Since 1974, more than 90 countries have made transitions to democracy, and by the turn of the century approximately 60 percent of the world's independent states were democratic. The democratization of Mexico and Indonesia in the late 1990s and the more recent "color revolutions" in Georgia and Ukraine formed the crest of a tidal wave of democratic transitions. Even in the Arab world, the trend is visible: in 2005, democratic forces in Lebanon rose up to peacefully drive out Syrian troops and Iraqis voted in multiparty parliamentary elections for the first time in nearly half a century.

But celebrations of democracy's triumph are premature. In a few short years, the democratic wave has been slowed by a powerful authoritarian undertow, and the world has slipped into a democratic recession. Democracy has recently been overthrown or gradually stifled in a number of key states, including Nigeria, Russia, Thailand, Venezuela, and, most recently, Bangladesh and the Philippines. In December 2007, electoral fraud in Kenya delivered another abrupt and violent setback. At the same time, most newcomers to the democratic club (and some long-standing members) have performed poorly. Even in many of the countries seen as success stories, such as Chile, Ghana, Poland, and South Africa, there are serious problems of governance and deep pockets of disaffection. In South Asia, where democracy once predominated, India is now surrounded by politically unstable, undemocratic states. And aspirations for democratic progress have been thwarted everywhere in the Arab world (except Morocco), whether by terrorism and political and religious violence (as in Iraq), externally manipulated societal divisions (as in Lebanon), or authoritarian regimes themselves (as in Egypt, Jordan, and some of the Persian Gulf monarchies, such as Bahrain).

Before democracy can spread further, it must take deeper root where it has already sprouted. It is a basic principle of any military or geopolitical campaign that at some point an advancing force must consolidate its gains before it conquers more territory. Emerging democracies must demonstrate that they can solve their governance problems and meet their citizens' expectations for freedom, justice, a better life, and a fairer society. If democracies do not more effectively contain crime and corruption, generate economic growth, relieve economic inequality, and secure freedom and the rule of law, people will eventually lose faith and turn to authoritarian alternatives. Struggling democracies must be consolidated so that all levels of society become enduringly committed to democracy as the best form of government and to their country's constitutional norms and constraints. Western policymakers can assist in this process by demanding more than superficial electoral democracy. By holding governments accountable and making foreign aid contingent on good governance, donors can help reverse the democratic recession.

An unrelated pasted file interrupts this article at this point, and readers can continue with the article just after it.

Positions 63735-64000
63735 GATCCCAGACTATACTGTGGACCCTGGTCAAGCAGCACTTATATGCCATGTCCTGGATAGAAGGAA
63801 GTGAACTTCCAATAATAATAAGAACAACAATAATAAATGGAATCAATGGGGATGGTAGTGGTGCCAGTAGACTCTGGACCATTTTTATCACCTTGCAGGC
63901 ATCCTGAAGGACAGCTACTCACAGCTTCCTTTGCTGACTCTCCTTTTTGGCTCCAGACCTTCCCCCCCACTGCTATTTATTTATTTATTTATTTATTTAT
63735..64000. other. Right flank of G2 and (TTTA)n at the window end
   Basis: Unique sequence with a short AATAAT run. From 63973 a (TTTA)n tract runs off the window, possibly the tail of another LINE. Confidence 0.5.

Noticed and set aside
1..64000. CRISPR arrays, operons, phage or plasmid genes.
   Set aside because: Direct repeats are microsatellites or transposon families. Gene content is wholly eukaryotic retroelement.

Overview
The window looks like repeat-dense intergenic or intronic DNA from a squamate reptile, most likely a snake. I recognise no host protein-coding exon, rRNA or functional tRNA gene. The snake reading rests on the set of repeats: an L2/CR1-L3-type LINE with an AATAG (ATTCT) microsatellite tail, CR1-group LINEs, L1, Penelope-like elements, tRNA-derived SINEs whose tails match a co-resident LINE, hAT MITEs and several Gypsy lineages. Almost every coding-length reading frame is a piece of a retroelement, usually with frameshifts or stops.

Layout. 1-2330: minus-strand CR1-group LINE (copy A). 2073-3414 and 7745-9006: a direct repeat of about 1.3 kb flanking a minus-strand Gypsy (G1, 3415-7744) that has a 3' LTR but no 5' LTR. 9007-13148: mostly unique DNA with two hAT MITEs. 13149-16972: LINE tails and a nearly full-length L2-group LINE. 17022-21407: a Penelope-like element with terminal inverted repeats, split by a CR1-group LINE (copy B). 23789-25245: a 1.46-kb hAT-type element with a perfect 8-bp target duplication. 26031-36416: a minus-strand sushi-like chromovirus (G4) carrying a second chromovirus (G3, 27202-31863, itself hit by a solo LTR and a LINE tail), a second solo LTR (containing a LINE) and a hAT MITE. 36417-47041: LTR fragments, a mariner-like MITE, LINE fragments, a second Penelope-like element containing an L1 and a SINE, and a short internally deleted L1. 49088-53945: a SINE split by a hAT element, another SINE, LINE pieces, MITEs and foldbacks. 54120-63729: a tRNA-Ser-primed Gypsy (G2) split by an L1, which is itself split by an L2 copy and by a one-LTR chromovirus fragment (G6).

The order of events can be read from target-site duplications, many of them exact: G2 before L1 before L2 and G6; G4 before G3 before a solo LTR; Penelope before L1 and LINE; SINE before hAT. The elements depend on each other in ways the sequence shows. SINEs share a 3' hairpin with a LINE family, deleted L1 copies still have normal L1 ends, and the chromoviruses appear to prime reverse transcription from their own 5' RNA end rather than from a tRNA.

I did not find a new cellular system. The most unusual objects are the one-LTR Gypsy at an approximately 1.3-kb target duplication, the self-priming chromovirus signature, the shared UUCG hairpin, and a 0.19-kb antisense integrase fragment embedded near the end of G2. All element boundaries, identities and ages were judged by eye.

Western policymakers and analysts have failed to acknowledge the scope of the democratic recession for several reasons. First, global assessments by the Bush administration and by respected independent organizations such as Freedom House tend to cite the overall number of democracies and aggregate trends while neglecting the size and strategic importance of the countries involved. With some prominent exceptions (such as Indonesia, Mexico, and Ukraine), the democratic gains of the past decade have come primarily in smaller and weaker states. In large, strategically important countries, such as Nigeria and Russia, the expansion of executive power, the intimidation of the opposition, and the rigging of the electoral process have extinguished even the most basic form of electoral democracy. In Venezuela, President Hugo Chávez narrowly lost a December 2 referendum that would have given him virtually unlimited power, but he still does not allow the sort of free and fair political process that could turn him out of office.

Despite two decades of political scientists warning of "the fallacy of electoralism," the United States and many of its democratic allies have remained far too comfortable with this superficial form of democracy. Assessments often fail to apply exacting standards when it comes to defining what constitutes a democracy and what is necessary to sustain it. Western leaders (particularly European ones) have too frequently blessed fraudulent or unfair elections and have been too reluctant to criticize more subtle degradations of democracy. They tend to speak out only when democratic norms are violated by unfriendly governments (as in Russia and Venezuela or in Bolivia) and soft-pedal abuses when allies (such as Ethiopia, Iraq, or Pakistan) are involved.

Elsewhere in the developing and postcommunist worlds, democracy has been a superficial phenomenon, blighted by multiple forms of bad governance: abusive police and security forces, domineering local oligarchies, incompetent and indifferent state bureaucracies, corrupt and inaccessible judiciaries, and venal ruling elites who are contemptuous of the rule of law and accountable to no one but themselves. Many people in these countries—especially the poor—are thus citizens only in name and have few meaningful channels of political participation. There are elections, but they are contests between corrupt, clientelistic parties. There are parliaments and local governments, but they do not represent broad constituencies. There are constitutions, but not constitutionalism.